Why the recent uptick in demand?
As Ezra explains, "67% of millennials don't have a credit card at all -- either because they aren't approved for one based on their credit history, or they simply prefer to avoid traditional credit. Many don't think it makes sense to use credit for lower value, everyday purchases that could impact their credit scores and come with hidden costs."
"As a result, buy now, pay later has emerged as an attractive option not just for millennials," continues Ezra, "but for all consumers seeking a better way to pay."
That said, BNPL usage isn't all that frequent, even among consumers who embrace it. Among those who use a BNPL service,
BNPL services let consumers buy things they want or need without the hassle and cost of credit card interest. With a buy now, pay later service, there's the potential to pay no interest at all, as long as items are repaid within the agreed-upon time frame.
In fact, BNPL services are a great option for emergency purchases that consumers don't want to put on a credit card. Many consumers don't have a credit card to begin with, so buy now, pay later lets them maintain better cash flow by not having to swipe a debit card and have those funds instantly removed from a checking account.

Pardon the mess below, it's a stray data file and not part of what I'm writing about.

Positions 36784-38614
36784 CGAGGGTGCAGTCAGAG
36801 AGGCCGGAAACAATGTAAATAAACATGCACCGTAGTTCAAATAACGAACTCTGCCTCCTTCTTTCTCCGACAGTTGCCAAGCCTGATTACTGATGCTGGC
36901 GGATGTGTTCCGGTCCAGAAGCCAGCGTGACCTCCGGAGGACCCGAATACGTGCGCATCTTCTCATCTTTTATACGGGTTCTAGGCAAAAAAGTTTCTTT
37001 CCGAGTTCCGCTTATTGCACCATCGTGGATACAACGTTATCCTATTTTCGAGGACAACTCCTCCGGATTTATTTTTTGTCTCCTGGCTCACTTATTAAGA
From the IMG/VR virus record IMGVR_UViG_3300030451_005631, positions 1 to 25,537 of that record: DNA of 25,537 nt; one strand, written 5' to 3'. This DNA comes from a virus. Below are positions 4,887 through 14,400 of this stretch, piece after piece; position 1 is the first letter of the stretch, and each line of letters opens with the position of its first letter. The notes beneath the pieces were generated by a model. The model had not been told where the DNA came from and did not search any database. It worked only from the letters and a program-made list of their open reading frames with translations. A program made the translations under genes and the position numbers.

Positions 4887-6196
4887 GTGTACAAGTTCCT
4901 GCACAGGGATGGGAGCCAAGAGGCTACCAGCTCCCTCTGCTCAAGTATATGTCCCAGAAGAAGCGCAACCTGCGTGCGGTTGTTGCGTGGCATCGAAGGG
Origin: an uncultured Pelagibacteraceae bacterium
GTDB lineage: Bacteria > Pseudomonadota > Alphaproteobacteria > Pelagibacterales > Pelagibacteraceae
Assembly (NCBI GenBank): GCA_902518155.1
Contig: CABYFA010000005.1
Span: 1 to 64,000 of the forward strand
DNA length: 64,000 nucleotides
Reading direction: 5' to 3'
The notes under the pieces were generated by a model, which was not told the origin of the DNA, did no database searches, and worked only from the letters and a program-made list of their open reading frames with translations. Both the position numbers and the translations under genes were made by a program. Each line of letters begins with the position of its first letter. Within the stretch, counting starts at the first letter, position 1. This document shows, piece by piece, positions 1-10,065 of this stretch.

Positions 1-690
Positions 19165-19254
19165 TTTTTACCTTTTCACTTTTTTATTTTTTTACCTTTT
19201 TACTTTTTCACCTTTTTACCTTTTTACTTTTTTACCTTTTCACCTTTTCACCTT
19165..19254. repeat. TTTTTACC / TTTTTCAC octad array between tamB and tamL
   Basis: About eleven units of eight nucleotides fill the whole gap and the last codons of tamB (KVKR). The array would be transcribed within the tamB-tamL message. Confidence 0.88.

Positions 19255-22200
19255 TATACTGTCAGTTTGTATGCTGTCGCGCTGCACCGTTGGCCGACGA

When asked why they use buy now, pay later services, here's what our respondents told us:
|Reason for using BNPL service||Percentage of respondents who use BNPL for this reason|
|To avoid paying credit card interest||39.37%|
|To make purchases that otherwise wouldn't fit in my budget||38.37%|
|To borrow money without a credit check||24.68%|
|I don't like to use credit cards||16.26%|
|I can't get approved for a credit card||14.41%|
|My credit cards are maxed out||13.98%|
|I don't have bank accounts||3.28%|
It's also clear that consumers -- particularly young ones -- are actively looking to escape the credit card trap.
As David Sykes, Head of Klarna US, explains, "It was millennials and young people who grew up with an experience and understanding of the impact on their families of carrying debt."
Says Sykes, "Millennials have now been using debit cards more and seeking alternatives to credit cards for when they need some flexibility. This becomes increasingly more evident across wider demographics as consumers move away from revolving credit lines."
And he says Klarna is proud to have "established an entirely new payment category that has proven hugely popular with today's smart consumers looking for better ways to shop and pay."
So what do people use BNPL to buy? Here's what our respondents said they had purchased with a buy now, pay later service: